There is no question that the coronavirus (COVID-19) is having far-reaching effects on industries, businesses, and production. As international and domestic trade slows, businesses shut down for extended periods of time, and current inventories of raw materials and components get bought up, maintaining supply chains for a wide variety of goods here and abroad will become more challenging.

While nobody could have predicted the scale, speed, severity, or timing of the outbreak, could businesses be better prepared to deal with the consequences?

The COVID-19 outbreak is arguably one of the most impactful events we have seen simply based on the fact that it hasn’t just created hurdles, it’s completely stopped production and normal operations for a lot of businesses, something many supply chains can’t absorb. But the reasons businesses are struggling to deal with the fallout are the same: supply chains are fragile.

There are five key reasons for this:

Reduced Inventory Levels: Just-in-time manufacturing allows companies to increase efficiency and lower the cost of their supply chain, but it also leaves supply chains less resilient to sudden shocks and supply shortages.

Inflexible Supply Chains: If businesses operated flexible supply chains, they could switch order volumes to alternative suppliers in times of stress. Those companies that don’t do this, are unable to identify and connect with alternative suppliers when there are sudden shocks to their supply chain resulting in a tangible impact on production.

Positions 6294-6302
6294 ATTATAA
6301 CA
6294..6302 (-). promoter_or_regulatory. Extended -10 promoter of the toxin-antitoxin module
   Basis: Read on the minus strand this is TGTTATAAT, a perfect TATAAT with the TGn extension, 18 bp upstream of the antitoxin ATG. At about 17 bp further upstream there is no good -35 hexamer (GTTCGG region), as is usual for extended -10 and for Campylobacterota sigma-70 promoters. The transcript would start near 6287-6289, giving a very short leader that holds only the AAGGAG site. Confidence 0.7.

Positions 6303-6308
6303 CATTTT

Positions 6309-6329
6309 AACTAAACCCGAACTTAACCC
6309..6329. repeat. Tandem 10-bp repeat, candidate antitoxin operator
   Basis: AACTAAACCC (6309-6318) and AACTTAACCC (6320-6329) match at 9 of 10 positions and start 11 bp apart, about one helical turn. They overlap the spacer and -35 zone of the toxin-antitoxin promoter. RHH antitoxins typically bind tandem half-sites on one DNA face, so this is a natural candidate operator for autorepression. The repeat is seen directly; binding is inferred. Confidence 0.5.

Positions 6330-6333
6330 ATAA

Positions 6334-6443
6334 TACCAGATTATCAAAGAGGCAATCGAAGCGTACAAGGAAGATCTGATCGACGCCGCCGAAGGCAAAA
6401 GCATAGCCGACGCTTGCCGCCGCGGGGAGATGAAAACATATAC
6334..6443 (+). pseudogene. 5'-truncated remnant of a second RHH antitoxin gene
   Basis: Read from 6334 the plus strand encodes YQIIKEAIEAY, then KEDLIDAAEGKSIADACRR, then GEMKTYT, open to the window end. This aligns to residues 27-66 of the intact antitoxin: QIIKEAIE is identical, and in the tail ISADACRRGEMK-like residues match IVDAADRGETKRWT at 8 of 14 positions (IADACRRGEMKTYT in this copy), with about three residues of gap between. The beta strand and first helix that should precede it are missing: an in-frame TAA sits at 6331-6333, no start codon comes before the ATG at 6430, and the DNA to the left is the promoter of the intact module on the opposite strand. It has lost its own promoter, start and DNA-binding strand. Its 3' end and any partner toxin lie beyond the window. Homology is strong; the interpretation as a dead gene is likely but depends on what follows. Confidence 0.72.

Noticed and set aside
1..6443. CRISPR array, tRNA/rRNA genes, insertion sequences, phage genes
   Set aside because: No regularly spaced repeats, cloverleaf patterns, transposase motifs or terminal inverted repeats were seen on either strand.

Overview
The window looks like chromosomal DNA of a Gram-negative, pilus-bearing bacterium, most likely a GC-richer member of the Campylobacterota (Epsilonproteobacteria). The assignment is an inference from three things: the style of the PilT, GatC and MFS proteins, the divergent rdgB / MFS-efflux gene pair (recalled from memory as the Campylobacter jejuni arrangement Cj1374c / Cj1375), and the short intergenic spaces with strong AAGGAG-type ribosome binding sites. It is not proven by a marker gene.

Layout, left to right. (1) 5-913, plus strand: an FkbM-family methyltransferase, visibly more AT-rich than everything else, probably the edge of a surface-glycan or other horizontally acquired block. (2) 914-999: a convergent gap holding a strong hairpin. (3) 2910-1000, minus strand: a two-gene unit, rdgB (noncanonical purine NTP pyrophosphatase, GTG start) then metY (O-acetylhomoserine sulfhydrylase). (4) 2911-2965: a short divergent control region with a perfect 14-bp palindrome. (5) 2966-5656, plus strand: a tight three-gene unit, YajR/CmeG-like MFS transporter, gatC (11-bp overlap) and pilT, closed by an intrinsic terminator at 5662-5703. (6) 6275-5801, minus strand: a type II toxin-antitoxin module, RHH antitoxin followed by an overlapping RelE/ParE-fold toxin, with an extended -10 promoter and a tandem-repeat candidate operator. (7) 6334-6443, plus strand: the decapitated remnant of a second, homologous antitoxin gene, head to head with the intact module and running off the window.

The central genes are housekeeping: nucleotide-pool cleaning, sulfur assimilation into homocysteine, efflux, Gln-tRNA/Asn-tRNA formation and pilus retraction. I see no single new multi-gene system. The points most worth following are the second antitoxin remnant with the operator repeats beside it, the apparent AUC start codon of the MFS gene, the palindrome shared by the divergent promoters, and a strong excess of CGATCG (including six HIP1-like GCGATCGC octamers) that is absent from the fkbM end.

Manual Supply Chain Management: A key reason that supply chains are inflexible is because they’re managed manually. Making changes to orders or shifting suppliers is a lengthy and complex process and in times of stress is a amenity few companies have.

Lack of Supply Chain Transparency: Businesses are often unaware of what’s happening across their supply chain beyond the first tier, as a result they’re unable to know where threats to production capacity exist. This makes it near-impossible to proactively manage a situation like the COVID-19 outbreak.

Consolidated Centers of Production: The globalization of supply chains has led to the development of specialist production zones—cities or countries specialize in the production of a few key products. These have helped ensure there is a plentiful supply of key supply chain components and lowered the overall cost of supply. Yet while this is beneficial when times are good, it can cause issues when there is disruption. That’s because there isn’t the capacity in other parts of the world to plug the gap in supply.

Some short-term actions companies can take to respond to business disruption and supply chain challenges from the global spread of COVID-19, as well as implementation of long term solutions are:

  • Enhance focus on workforce/labor planning
  • Focus on Tier 1 supplier risk
  • Illuminate the extended supply network
  • Understand and activate alternate sources of supply
  • Update inventory policy and planning parameters
  • Enhance inbound materials visibility
  • Prepare for plant closures
  • Focus on production scheduling agility
  • Evaluate alternative outbound logistics options and secure capacity
  • Conduct global scenario planning

While black swan events like coronavirus (COVID-19) can’t always be predicted, understanding supply chain risks and opportunities gives businesses more transparency to plan ahead while maintaining customer experiences in the face of crisis.

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